In writing Designing Social, Erin and I wanted to include as many voices as possible and represent a wide variety of perspectives. We did this by
stealing coopting curating many patterns and tropes already unearthed and documented by smart web people over the past decade and we also invited a large roster of brilliant web folk to contribute essays.
Bit by bit we are making sure all the essays are available online, either hosted on their authors’ blogs or personal websites or in some cases included in the project’s wiki.
Recently, my colleague Tom Hughes-Croucher reprinted his essay on your users’ mental models on his blog, and I think it’s worth reading even if you aren’t designing or developing (yet) in a social context. I love his first line: “One of the things I like about computers is their ability to create magic,” and – to me – the nut graf is here:
The Web is probably one of the least benign environments for a user on their computer and yet it is arguably the most successful computing platform. Using the Web there are numerous contextual or circumstantial errors than can occur, however the majority of users have no mental model with which to understand and recover from them.
…but “read the whole thing” as we used to say on the blogterwebs.
(image courtesy of Mary Harrsch)
Not a manga or mad man among them.
gee and i’ve only met barlow once
Originally uploaded by xian
was JP Barlow idly doing the comparisons today, or is this more like secret-admirer spam?
I’m going to name the robots Foo and Bar. We still haven’t announced the musical act that will be performing on this stage tonight.
So far I’ve heard Cody Simms and Neal Sample (Cody and Neal, hmmm….) give a great overview of YOS (with great visuals by Micah Laaker), and am now listening to Allen Rabinovich explain how to hack with Flash and Flex.
At 2pm I’ll be talking about patterns and stencils and how they can help coders build better interfaces.
I just heard today about Not Just A Number, a community journalism project coproduced by the Oakland Tribune and InsideBayArea.com.
It endeavors to tell the real human stories of Oakland homicide victims, rather than letting them become merely statistics.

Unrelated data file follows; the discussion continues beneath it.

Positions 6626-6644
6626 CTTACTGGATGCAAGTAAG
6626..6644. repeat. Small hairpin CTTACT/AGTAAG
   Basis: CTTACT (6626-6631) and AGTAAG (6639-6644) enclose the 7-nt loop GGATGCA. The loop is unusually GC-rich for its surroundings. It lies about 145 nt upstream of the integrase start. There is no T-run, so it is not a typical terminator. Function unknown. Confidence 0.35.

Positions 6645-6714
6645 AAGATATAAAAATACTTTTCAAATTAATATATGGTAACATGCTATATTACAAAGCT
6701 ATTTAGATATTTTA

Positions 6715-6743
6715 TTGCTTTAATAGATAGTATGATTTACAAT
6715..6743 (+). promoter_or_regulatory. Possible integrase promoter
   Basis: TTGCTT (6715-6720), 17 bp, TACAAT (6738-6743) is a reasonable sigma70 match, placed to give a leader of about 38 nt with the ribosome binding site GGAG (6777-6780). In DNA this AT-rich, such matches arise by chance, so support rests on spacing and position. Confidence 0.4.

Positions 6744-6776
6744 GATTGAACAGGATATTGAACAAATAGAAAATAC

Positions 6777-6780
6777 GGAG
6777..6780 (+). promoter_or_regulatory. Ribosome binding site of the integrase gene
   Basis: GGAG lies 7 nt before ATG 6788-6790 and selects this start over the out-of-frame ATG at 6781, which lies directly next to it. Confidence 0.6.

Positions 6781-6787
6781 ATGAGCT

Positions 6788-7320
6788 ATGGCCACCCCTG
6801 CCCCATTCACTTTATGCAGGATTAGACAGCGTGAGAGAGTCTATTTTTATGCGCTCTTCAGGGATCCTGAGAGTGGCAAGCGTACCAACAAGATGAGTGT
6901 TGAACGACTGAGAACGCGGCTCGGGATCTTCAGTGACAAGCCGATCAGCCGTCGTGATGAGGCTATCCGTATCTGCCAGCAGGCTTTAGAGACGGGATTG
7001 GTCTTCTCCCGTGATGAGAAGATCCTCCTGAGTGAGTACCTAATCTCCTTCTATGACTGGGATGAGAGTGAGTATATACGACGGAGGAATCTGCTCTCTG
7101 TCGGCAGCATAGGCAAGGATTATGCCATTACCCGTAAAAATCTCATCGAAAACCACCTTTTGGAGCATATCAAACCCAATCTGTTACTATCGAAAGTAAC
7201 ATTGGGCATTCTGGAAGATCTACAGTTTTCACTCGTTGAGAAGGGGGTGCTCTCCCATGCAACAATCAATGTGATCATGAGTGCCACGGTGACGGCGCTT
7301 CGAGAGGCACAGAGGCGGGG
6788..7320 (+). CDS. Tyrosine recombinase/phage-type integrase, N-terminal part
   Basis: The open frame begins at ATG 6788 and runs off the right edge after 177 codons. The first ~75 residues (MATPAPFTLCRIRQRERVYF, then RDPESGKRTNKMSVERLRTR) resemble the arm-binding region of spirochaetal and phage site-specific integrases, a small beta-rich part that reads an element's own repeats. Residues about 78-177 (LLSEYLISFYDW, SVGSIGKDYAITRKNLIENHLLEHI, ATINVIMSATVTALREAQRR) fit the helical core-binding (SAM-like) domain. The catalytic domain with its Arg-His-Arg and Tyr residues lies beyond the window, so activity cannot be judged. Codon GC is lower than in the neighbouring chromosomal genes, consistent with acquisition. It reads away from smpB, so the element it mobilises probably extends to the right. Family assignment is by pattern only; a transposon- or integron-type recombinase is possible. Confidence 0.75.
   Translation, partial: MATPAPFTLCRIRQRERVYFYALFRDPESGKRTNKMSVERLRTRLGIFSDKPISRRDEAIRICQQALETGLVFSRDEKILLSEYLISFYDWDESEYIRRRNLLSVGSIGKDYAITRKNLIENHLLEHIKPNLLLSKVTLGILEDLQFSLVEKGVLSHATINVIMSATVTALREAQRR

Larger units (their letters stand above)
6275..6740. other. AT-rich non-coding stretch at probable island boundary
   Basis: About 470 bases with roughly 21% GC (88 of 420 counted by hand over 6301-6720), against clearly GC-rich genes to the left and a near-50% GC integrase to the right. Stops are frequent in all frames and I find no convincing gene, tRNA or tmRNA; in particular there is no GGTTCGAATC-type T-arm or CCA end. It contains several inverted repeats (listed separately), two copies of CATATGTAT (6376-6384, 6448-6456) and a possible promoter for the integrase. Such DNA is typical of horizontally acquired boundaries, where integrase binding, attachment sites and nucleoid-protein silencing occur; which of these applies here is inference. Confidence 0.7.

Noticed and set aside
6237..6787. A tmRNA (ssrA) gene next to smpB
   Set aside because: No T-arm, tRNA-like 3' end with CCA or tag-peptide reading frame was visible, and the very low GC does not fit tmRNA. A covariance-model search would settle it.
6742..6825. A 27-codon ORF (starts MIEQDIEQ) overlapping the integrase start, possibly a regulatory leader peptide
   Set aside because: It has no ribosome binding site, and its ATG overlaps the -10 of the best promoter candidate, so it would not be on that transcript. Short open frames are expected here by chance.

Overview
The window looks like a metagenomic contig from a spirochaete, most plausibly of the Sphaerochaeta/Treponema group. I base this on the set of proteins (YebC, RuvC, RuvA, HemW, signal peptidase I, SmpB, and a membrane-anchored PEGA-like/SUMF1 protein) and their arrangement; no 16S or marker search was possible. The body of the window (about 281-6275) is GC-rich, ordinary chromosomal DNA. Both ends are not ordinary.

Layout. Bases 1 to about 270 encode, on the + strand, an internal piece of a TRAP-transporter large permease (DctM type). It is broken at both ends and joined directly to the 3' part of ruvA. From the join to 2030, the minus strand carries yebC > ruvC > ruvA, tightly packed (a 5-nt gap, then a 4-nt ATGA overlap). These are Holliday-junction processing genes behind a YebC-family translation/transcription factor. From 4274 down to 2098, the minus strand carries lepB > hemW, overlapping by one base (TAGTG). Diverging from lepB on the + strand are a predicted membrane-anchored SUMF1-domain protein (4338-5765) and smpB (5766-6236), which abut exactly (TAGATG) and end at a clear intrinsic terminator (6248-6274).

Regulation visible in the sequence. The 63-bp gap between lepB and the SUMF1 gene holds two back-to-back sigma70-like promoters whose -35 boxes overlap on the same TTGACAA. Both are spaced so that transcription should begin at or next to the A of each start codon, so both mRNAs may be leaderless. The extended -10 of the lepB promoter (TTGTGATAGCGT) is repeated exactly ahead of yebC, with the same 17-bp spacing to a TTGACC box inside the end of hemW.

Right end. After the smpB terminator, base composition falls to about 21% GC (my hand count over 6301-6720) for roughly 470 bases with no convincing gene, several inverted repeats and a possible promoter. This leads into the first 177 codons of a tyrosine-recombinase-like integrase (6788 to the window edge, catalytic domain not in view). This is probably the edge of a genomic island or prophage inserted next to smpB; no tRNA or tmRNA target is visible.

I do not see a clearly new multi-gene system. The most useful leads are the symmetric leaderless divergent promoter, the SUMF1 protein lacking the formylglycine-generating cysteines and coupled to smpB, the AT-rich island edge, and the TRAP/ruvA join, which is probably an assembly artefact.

The site speaks for itself, and I feel like I might be cheapening it by talking about how it works technically (there are maps that show murder sites that lead to multimedia testimonials about the victims, and so on, but how it works isn’t really the point).
It just seems like the right sort of response (among many) to one of the worst crises in my adopted home town. It’s not like it solves the problem, of course, but it feels like a way to keep the humanity in the picture. I wonder if a similar approach could be applied to other, possibly more positive, community needs?
I have always loved games, though I find I have less time for them as I get older. When I was younger it was board games and card games. Later role playing games and video games. I used to change five dollars into quarters and squander it all on Major Havoc and Robotron and Pole Position.
In my work and in my attention to online and offline experiences I find that qualities of play can make all the difference between drudgery and delight. I’ve often theorized that Flickr is so successful because it feels more like a game than an asset-management system (and of course Ludicorp made Game Never Ending and built the first rev of Flickr on the GNE engine). Think about it. Given the choice, would you rather “work” or “play”?
At the retreat from which I just returned I had the opportunity to meet and talk to several game designers (Nicole Lazzaro, Bill Dunn, and Jon Blossom), which was enlightening in numerous ways. My old buddy Jeff Green is still editor in chief of Games for Windows (possibly the best job EVAR in that he and his staff are required to play games on the clock). And my colleague Matt Leacock, principal interaction designer for Yahoo’s community platform, has a new boardgame, Pandemic, coming out in November. Is the world trying to tell me something?
I think I need to pay attention to this. Game interfaces (or “PX” as Nicole calls it, to encompass the whole idea of the play experience) are light years ahead of productivity application interfaces and I think those of us working in the more staid spaces would do well to learn from the innovations coming from games. I’ve been mouthing an idea along these lines for years (along with other commonplaces, such as “learn from the children”) but so far I’ve failed to really dig in.